Traces of professionalism

Story writing is an art – an art of the educator and with time this style of documentation may grow
to change in directions we cannot predict. Our view on what makes a great learning story is then
welcomed to appreciate the weaving of teaching principles and practices amongst an observation of
a child in play. Bringing together what you stopped to notice in the child’s involvement and
intertwine it with what you believe this might mean for their learning. What better an opportunity to
captivate families, educators and community members about how you enact professionalism in your
teaching than through a learning story.
The Early Years Learning Framework (EYLF) is stocked full of examples of how teachers can guide
and support children’s development across pre-determined outcomes. The structuring of the
outcomes section containing valuable information to help educators pull together the everyday
action in practice, held conveniently alongside snippets of when you might see children trying to
enhance their understanding and growth. Specifically designed content that supports the
commencement of many learning stories.

Writing your own path forward

Story writing requires educators to develop a sense of identity that sets expectations for society to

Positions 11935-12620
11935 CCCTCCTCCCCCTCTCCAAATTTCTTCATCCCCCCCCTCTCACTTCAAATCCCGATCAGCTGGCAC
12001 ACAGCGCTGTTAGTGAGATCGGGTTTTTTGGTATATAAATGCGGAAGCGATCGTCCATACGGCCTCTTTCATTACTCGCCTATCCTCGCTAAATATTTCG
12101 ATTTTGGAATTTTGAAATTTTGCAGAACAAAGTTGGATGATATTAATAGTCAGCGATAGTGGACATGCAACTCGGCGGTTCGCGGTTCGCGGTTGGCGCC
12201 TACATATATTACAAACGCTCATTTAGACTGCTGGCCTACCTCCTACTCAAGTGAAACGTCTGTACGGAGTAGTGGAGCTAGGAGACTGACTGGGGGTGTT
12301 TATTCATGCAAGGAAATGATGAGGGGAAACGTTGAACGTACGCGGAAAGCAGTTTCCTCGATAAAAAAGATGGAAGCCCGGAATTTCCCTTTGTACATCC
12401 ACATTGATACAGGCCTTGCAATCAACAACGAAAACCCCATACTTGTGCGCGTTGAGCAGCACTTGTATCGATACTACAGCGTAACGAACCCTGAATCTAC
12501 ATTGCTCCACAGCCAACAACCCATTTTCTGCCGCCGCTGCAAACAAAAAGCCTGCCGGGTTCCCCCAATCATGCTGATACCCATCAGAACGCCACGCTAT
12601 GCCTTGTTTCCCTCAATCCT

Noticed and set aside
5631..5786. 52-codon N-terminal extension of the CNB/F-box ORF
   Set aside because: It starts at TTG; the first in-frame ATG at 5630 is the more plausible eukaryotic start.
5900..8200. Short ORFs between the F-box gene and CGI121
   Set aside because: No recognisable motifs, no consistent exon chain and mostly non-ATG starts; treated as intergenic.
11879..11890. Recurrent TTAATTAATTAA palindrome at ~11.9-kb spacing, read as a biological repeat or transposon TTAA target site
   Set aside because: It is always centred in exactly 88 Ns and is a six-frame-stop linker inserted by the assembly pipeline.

challenge their traditional views on children. It requires a sense of bravery because your work is
viewed by others outside of your close working circle but bravery is something that can be
developed over time through practice.
Practice, in essence, is the key to enhancing the quality of your writing – because with practice comes
the opportunity to make mistakes and explore what it is that best resonates with the people you are
writing to – the children and their families.
With a clear connection to intentionality, learning stories can be written directly to children, almost
like a letter to the child that makes visible what you, the educator, had discovered about them.
Assessment of learning in this sense has never been so easy when you just imagine you and the child
sitting in the room together, the child snuggling up under your arm getting ready to hear a recount on
what you noticed about their participation in the social world.
Some find the beginning difficult because there is this traditional daybook account of documentation
that can become easily superficial and misrepresented and this is to be acknowledged. However, a
growth mindset can help to build capacity away from the stagnation path because essentially if you